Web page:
L-carnitine is an amino acid that the Linus Pauling Institute states most individuals can metabolize or obtain from foods. Red meats have higher amounts than vegetables. Peanut butter and avacodos are also good sources of L-carnitine. In a typical person, 86 percent of the available L-carnitine in red meats is absorbed, 72 percent from vegetables is absorbed and 18 percent from supplements is absorbed.
Fumarate, or fumaric acid, is an important compound, which is also naturally present in the body. As a component of the Krebs cycle (Citric Acid Cycle), fumaric acid plays a key role in generating energy. Combined, l-carnitine and fumarate provide dual support for energizing the heart and skeletal muscles.
L-carnitine facilitates the oxidation of glucose, which may allow the body to use it more effectively. The University of Maryland Medical Center maintains that very little evidence exists to show that L-carnitine assists with weight loss, yet some studies indicate L-carnitine supplements may decrease fat mass, reduce fatigue and increase muscle mass, thus promoting decreased weight. The Linus Pauling Institute explains that although in theory L-carnitine supplementation should increase athletic performance, studies to date have failed to verify that conclusion.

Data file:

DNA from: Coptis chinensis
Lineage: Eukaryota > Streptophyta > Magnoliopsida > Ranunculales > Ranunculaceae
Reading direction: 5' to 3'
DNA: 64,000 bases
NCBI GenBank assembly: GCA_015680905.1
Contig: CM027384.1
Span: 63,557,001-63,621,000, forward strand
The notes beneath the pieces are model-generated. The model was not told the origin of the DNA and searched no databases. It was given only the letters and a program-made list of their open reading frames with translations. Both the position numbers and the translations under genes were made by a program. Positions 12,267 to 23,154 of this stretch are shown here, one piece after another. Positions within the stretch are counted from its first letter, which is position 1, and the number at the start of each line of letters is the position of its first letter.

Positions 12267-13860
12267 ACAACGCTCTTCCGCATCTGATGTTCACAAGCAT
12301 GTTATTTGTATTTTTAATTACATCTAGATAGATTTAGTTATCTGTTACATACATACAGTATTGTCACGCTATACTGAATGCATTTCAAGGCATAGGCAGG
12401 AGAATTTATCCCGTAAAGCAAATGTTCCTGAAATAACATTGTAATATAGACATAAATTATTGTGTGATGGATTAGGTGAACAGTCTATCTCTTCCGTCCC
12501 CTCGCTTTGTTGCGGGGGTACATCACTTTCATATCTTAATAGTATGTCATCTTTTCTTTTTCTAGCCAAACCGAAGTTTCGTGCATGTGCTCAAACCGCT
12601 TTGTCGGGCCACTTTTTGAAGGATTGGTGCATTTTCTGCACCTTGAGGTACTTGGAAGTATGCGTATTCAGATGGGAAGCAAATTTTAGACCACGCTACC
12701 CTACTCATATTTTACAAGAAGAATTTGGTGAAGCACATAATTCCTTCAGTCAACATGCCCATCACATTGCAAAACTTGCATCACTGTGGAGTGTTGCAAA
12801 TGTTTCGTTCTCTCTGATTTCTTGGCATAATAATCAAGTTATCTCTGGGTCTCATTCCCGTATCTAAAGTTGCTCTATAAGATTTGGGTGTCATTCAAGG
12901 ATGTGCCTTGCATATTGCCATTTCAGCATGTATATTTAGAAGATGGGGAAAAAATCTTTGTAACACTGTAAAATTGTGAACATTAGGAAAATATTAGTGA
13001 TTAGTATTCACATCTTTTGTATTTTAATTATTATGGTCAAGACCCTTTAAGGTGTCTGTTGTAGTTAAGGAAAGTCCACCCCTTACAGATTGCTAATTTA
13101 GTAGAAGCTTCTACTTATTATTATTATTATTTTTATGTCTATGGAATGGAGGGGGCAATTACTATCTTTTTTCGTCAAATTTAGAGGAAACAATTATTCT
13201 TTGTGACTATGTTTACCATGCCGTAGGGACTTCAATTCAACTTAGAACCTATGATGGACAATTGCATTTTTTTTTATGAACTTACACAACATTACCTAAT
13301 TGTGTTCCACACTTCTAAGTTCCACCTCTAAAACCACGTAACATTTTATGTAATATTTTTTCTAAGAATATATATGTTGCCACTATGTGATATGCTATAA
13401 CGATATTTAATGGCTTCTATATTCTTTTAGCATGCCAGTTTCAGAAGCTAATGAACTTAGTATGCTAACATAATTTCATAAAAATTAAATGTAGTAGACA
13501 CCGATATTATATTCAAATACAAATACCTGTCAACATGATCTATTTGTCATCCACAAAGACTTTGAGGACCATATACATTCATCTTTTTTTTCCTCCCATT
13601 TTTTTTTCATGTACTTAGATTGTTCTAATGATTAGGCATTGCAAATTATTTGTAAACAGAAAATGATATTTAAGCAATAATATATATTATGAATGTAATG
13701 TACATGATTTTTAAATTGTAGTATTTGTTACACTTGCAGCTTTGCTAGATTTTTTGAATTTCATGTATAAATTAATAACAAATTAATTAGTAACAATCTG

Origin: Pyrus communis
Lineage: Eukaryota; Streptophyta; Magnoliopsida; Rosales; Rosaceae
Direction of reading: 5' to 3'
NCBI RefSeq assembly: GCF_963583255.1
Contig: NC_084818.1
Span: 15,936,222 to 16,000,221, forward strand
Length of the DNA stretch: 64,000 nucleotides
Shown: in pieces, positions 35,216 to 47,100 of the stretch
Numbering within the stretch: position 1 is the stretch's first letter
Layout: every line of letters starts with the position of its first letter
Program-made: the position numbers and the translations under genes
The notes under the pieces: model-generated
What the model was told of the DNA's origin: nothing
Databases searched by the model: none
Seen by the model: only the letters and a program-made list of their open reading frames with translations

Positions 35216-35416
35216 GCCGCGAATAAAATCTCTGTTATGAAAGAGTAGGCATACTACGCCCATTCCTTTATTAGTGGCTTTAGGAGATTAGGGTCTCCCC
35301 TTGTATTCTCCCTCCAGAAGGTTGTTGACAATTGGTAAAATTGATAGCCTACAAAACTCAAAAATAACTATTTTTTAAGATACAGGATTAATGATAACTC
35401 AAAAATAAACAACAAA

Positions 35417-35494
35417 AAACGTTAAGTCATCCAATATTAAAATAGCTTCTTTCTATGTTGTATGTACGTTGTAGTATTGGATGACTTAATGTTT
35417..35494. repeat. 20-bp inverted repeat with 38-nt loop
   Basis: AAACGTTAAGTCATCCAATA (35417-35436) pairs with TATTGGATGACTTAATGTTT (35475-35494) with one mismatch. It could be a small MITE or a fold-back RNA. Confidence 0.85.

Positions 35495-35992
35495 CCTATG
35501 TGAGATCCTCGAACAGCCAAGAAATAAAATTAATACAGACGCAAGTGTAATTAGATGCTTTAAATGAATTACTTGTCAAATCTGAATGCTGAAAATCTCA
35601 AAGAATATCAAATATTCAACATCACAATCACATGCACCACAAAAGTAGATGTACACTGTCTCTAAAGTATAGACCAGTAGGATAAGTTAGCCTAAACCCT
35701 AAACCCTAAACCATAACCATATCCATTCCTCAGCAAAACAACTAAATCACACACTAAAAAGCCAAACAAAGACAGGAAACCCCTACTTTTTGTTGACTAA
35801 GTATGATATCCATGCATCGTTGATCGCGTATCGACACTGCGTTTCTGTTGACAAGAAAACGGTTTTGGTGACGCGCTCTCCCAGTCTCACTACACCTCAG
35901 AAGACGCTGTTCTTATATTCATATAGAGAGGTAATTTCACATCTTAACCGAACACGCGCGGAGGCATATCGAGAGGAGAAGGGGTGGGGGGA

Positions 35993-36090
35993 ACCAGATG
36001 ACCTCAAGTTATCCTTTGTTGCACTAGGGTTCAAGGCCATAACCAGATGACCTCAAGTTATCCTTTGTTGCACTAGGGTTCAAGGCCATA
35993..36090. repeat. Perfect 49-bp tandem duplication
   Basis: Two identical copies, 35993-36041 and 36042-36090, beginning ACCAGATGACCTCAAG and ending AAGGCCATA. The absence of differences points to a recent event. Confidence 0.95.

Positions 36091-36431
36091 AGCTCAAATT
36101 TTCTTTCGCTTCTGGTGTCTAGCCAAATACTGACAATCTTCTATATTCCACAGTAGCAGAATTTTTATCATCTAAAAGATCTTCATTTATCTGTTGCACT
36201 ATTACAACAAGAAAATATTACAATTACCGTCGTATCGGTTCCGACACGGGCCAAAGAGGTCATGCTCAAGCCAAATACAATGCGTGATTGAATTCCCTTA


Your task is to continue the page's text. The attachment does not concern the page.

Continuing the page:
The University of Maryland Medical Center cites several studies that show L-carnitine may be effective, in conjunction with conventional treatment, in reducing and stabilizing angina attacks. Taking L-carnitine after a heart attack may also reduce the risk of future attacks, although further study is required. L-carnitine appears promising in assisting individuals with heart failure by reducing symptoms and increasing the ability to exercise. If taking L-carnitine in relation to a cardiovascular issue, or any health concern, a doctor’s supervision is recommended.
Some clinical trials mentioned by the Linus Pauling Institute suggest that cognitive decline in people with Alzheimer’s disease may be slowed by L-carnitine. The University of Maryland Medical Center notes that supplementation with L-carnitine may help relieve the depression that accompanies dementia and senility and may decrease fatique. It may also improve memory as you age. The website adds that study results are still inconclusive, however.
L-carnitine fumarate use may require a doctor’s supervision, although using it for enhancing athletic performance appears to be safe. Discuss all supplement with your physician to avoid possibly harmful interactions.
None are recorded.